Lazard: Secondaries hype yet to bear fruit

Increasing interest from institutional investors in secondaries has not yet materialized in transaction volumes, writes James Jacobs, head of real estate for Lazard’s private capital advisory group.

In April, there was an uptick in investor appetite to explore the secondary market. This desire to discuss, gain exposure to and participate in secondaries transactions is consistent with observations from earlier in the year. However, despite the conversations and general interest, transaction volumes have yet to catch up. The bid-ask spread has not yet closed enough to the required levels to transact.

James Jacobs

Many investors are exploring the potential to tap the secondary market in response to pressures to rebalance portfolios, access liquidity or simply to reallocate to different strategies in a changing market. However, it remains challenging to execute transactions given the continued high interest rate environment, equity market volatility and the broader economic outlook.

The bid-ask spread remains stubbornly wide for three reasons. Firstly, buyers have reverted to more conservative underwriting in the wake of the recent bank failures – this has reduced the ‘bid.’

Secondly, the pressure on sellers has alleviated for the time being, given the optimism resulting from the strength of the equity market rally earlier in the year – this has held the ‘ask’ relatively constant.

Finally, valuations have not adjusted significantly enough to help bridge the gap and bring expectations together. Existing owners point to the quality of their assets, the lack of precedent transactional evidence and the robustness of their current valuations; rental growth and operational performance have generally offset softening yields. Secondaries buyers, meanwhile, go to their investment committees underwriting steep discounts.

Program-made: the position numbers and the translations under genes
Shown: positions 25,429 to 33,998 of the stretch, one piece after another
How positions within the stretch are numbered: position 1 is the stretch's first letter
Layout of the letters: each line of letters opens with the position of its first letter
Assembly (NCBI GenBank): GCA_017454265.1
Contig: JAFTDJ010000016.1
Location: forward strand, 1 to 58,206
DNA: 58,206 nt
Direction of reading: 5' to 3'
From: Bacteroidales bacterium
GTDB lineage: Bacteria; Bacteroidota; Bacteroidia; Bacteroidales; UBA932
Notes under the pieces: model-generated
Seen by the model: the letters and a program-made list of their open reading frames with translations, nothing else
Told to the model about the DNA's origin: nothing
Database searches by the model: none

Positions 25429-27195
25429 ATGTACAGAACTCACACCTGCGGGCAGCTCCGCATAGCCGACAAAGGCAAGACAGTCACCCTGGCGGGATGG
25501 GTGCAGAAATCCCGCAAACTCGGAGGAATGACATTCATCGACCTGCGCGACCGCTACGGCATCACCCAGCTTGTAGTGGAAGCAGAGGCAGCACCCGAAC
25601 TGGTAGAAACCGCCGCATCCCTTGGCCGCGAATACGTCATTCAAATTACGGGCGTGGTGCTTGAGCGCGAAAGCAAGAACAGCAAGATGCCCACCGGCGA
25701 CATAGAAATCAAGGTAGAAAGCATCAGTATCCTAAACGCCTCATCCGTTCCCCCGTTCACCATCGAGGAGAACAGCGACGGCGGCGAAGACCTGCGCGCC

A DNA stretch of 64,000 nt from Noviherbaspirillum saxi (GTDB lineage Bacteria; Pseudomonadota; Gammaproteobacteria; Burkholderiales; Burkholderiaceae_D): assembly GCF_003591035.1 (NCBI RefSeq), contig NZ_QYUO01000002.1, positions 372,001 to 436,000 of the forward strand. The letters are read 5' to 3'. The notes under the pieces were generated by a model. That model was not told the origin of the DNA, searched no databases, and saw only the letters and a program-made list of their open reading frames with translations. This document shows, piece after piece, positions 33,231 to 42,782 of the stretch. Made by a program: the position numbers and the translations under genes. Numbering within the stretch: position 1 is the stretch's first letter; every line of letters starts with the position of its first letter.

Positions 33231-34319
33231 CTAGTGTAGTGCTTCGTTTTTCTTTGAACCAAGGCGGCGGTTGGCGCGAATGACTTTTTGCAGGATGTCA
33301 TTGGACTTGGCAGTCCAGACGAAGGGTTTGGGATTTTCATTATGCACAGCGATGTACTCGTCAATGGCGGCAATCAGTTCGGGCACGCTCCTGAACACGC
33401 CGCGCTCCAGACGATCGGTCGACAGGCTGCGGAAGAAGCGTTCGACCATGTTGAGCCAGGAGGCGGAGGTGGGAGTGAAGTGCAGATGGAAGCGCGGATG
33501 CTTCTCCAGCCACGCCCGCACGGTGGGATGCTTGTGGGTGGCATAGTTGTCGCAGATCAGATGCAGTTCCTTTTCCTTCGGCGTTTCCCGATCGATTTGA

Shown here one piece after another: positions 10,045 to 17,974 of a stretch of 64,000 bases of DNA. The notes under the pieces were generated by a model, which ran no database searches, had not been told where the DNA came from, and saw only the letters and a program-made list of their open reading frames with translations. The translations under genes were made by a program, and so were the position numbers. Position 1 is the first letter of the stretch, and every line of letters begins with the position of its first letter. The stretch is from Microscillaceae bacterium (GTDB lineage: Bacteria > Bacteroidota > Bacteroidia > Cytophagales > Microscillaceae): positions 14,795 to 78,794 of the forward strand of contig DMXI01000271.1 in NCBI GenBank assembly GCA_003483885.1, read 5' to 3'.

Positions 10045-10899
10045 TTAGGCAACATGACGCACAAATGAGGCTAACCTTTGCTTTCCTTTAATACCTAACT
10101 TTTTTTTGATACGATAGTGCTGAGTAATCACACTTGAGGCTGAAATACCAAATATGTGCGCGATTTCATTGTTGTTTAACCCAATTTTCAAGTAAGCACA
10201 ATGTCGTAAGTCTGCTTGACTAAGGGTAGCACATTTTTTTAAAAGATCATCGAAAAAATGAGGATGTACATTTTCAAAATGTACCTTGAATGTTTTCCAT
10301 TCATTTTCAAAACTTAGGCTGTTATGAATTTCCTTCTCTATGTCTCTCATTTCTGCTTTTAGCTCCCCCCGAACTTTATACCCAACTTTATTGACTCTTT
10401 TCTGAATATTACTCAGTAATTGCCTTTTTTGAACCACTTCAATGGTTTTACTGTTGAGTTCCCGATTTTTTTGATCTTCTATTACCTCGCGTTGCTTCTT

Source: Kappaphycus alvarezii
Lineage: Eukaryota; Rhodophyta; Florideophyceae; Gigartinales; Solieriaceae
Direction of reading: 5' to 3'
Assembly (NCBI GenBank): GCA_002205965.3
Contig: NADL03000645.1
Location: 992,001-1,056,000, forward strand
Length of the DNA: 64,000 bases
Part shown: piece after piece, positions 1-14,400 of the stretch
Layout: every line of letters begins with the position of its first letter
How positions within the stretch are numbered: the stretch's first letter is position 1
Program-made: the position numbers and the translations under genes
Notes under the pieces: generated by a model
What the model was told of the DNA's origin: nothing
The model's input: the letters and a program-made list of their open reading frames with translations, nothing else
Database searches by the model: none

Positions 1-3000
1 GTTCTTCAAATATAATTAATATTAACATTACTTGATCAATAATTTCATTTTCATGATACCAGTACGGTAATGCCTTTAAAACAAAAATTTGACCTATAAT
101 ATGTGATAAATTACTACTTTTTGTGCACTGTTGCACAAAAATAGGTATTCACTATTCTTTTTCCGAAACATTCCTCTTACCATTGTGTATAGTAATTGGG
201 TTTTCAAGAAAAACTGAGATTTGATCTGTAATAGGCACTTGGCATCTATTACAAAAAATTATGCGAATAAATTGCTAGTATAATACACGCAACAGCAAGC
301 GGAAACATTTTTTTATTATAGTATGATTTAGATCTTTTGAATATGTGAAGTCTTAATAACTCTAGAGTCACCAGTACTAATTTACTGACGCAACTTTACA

Secondaries buyers are becoming more creative to try to bridge the pricing gap. Preferred equity, deferred payment and earnout structures are frequently introduced to prospective sellers. These structures either enhance returns or augment the risk associated with a particular transaction. For example, preferred equity structures are less reliant on the valuation and pricing of an asset, given a significant part of the return is fixed and buyers have the equity subordinated to their position.

Notwithstanding the lag, we expect the requirement for liquidity and for creativity from secondaries buyers to continue, leading secondaries transaction volumes to pick up in the second half of 2023 once we get through the valuation cycle and pricing expectations adjust.